Likoni ferry: Caught between competing interests of competency and efficiency 

People disembark from MV Kwale ferry at the Likoni Channel.

Photo credit: File

A near drowning at the Likoni ferry crossing in Mombasa has thrown a spotlight on the competing interests of competence, efficiency and safety at the channel.

There were conflicting reports as to whether the 24-year-old woman slipped or jumped into the sea from the overcrowded ferry last weekend.

The woman was rescued last weekend by fishermen working near the ferry.

The chairman of the Kenya Ports Authority, Mr Benjamin Tayari, has rejected claims that the woman slipped, saying interrogations had revealed that she jumped from the vessel.

"We are sorry for what happened, but it had nothing to do with the ferries. We interrogated her and found that it had something to do with a mental problem," Mr Tayari said.

For the past two weeks, congestion has been the order of the day at the Likoni Channel, which is used by some 300,000 pedestrians and 6,000 vehicles a day.

Mr Tayari blamed the delays and congestion, especially over the weekend, on repairs to three ferries.

"The Likoni floating bridge was also closed for maintenance. It had mechanical problems, it got stuck at times and would not open. We foresaw a disaster because ships use the same route to enter and leave Kilindini Port. We do not know when the services will resume, but in the meantime we are trying to survive with the ferries," said Mr Tayari.

Likoni crossing channel

A Coast Guard officer beckons travellers boarding a ferry at Likoni crossing in March 2020.

Photo credit: File | Nation Media Group

He added: "Three of the vessels were out, but today we have five vessels in operation. Only the big one is waiting for spare parts from suppliers, but it will be back between today and tomorrow.

In a statement last week, the Kenya Ferry Service said: "We appreciate the frustration of motorists, but we are doing all we can to move traffic. 7am to 9am is the peak time for pedestrian traffic. For safety reasons, we are evacuating pedestrians first, not because motorists are not a priority, but because of the experience we have had. We are doing everything we can to normalise operations.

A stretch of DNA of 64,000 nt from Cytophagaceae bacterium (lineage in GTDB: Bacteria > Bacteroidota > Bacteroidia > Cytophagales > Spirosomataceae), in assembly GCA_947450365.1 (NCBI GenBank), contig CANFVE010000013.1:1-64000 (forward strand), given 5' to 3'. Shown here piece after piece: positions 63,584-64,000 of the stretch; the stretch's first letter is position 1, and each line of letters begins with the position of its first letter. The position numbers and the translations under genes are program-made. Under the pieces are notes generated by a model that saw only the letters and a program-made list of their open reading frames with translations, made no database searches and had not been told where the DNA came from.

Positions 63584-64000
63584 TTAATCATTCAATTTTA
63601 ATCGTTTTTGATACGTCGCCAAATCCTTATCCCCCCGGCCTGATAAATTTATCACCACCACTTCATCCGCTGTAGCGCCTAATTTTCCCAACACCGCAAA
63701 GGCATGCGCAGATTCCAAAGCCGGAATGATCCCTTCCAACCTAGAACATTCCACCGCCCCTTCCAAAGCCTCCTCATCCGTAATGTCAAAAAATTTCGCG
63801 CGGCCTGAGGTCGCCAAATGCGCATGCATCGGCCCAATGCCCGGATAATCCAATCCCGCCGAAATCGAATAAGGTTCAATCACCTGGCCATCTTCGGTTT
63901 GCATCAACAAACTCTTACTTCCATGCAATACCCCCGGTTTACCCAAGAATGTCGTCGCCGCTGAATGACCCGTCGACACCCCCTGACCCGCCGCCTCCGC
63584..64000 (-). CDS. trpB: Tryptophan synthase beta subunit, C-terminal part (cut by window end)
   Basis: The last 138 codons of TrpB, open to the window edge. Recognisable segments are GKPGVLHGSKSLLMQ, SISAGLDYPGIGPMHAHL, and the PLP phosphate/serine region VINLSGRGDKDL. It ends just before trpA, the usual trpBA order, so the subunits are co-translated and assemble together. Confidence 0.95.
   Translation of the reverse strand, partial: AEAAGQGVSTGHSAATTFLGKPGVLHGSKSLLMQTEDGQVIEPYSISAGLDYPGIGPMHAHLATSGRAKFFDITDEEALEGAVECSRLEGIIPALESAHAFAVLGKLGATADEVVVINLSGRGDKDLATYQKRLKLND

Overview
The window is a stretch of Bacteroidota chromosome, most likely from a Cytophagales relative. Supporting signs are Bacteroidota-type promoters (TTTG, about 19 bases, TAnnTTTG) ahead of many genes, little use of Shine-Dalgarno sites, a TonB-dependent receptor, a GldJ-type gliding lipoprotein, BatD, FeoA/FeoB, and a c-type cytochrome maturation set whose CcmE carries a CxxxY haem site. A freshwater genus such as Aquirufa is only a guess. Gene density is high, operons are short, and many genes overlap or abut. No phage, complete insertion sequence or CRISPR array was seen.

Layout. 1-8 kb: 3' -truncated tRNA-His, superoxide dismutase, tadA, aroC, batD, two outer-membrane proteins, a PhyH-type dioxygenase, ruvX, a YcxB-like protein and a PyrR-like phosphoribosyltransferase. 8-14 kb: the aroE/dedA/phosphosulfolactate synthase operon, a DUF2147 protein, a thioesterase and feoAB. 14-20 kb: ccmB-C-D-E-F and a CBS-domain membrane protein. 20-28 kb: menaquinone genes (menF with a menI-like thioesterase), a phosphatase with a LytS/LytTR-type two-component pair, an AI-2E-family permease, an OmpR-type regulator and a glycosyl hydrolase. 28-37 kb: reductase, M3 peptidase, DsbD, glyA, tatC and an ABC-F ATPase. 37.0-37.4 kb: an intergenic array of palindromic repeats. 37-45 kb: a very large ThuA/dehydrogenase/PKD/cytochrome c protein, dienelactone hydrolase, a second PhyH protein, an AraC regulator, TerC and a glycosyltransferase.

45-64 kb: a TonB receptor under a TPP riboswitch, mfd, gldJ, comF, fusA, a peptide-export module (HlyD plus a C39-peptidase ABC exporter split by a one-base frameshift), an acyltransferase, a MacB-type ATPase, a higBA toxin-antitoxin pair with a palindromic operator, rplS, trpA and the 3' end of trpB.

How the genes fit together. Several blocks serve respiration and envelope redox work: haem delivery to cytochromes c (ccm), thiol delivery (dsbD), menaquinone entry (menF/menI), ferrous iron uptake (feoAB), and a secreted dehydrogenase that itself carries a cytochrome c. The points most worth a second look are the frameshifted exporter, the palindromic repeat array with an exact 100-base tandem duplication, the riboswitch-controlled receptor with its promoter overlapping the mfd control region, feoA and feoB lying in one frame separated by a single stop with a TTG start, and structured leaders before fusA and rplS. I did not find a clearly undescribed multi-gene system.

But what makes Likoni, on mainland Mombasa, so attractive to locals?

Every day for the past two weeks, Salim Ali has woken up at 5am to face his daily nightmare of crossing the channel by ferry.

He spends three to five hours covering a distance of less than 10 kilometres between his home and his job on Mombasa Island.

Ferry users crossing the Likioni channel at the Liwatoni Floating Bridge in Mombasa in this photo taken on 10th April 2021.

Photo credit: Kevin Odit I Nation Media Group.

"I find the houses in Likoni very affordable compared to areas within Mombasa Island. I also do not have to spend money on fares," he says.

Mary Kadzo says the last two weeks have been a nightmare.

Kadzo works as a domestic helper in Mombasa and earns Sh7,000 a month. She pays Sh2,500 a month for a single room.

"It is not my wish to live in Likoni, but circumstances force me to. I have to budget for food, survival and my children's school fees, among other daily expenses. Do you think I could survive on that amount of money if I lived on the island?" asks Kadzo.

In addition to affordable housing, cheap land is another factor contributing to the high population in Likoni.

A number of homeowners have built their houses near the ocean, such as Shelly Beach and Mtongwe, where a 70 by 100 foot plot can go for as little as Sh400,000.

Mombasa County begins enforcing the Likoni floating Bridge usage for all passengers crossing the Likoni channel in a bid to control the spread of Covid-19 as shown in this photo taken on March 31, 2021.

Photo credit: Kevin Odit I Nation Media Group.

Since operations at the Sh1.9 billion Likoni floating bridge were temporarily suspended last month for repairs, pedestrians and motorists have had to wait longer to cross.

When the bridge was operational, Salim would wake up around 8am, walk a kilometre across the Indian Ocean and be at his workplace on the island in an hour.

The current congestion at the channel has caused thousands of ferry users to alter their daily schedules.

When President Uhuru Kenyatta inaugurated the Sh1.9 billion Likoni Floating Bridge in 2020, the problem of congestion at the ferry crossing channel was supposed to be a thing of the past.

The construction of the 1.2-kilometre bridge was hailed by some Mombasa residents and tourists as one of Kenya's infrastructure milestones in 2020.

It was inaugurated by the President at the height of the Covid-19 pandemic, forcing security officials to announce the bridge's mandatory use as a way to curb the spread of the virus.

The bridge, which runs from Liwatoni to Bofu, was opened to the public on Christmas Day. Hundreds of people took the opportunity to snap photos to capture the moment.

The bridge, the first of its kind in East and Central Africa, has a six-metre wide deck and a 715-metre long floating section.

Motorists at the Likoni Ferry Crossing in Mombasa use a cashless payment system. Once payment is done, the new system captures the vehicle’s number plate, and once approved, the barrier gate will automatically open to let the driver through.

Photo credit: Kevin Odit I Nation Media Group

The middle section has a 150-metre sliding gate that opens and closes as ships enter and leave the port of Mombasa.

But its closure means ferry users are back to dealing with constant congestion, long queues, sexual assaults and sometimes stampedes at the Likoni ferry crossing.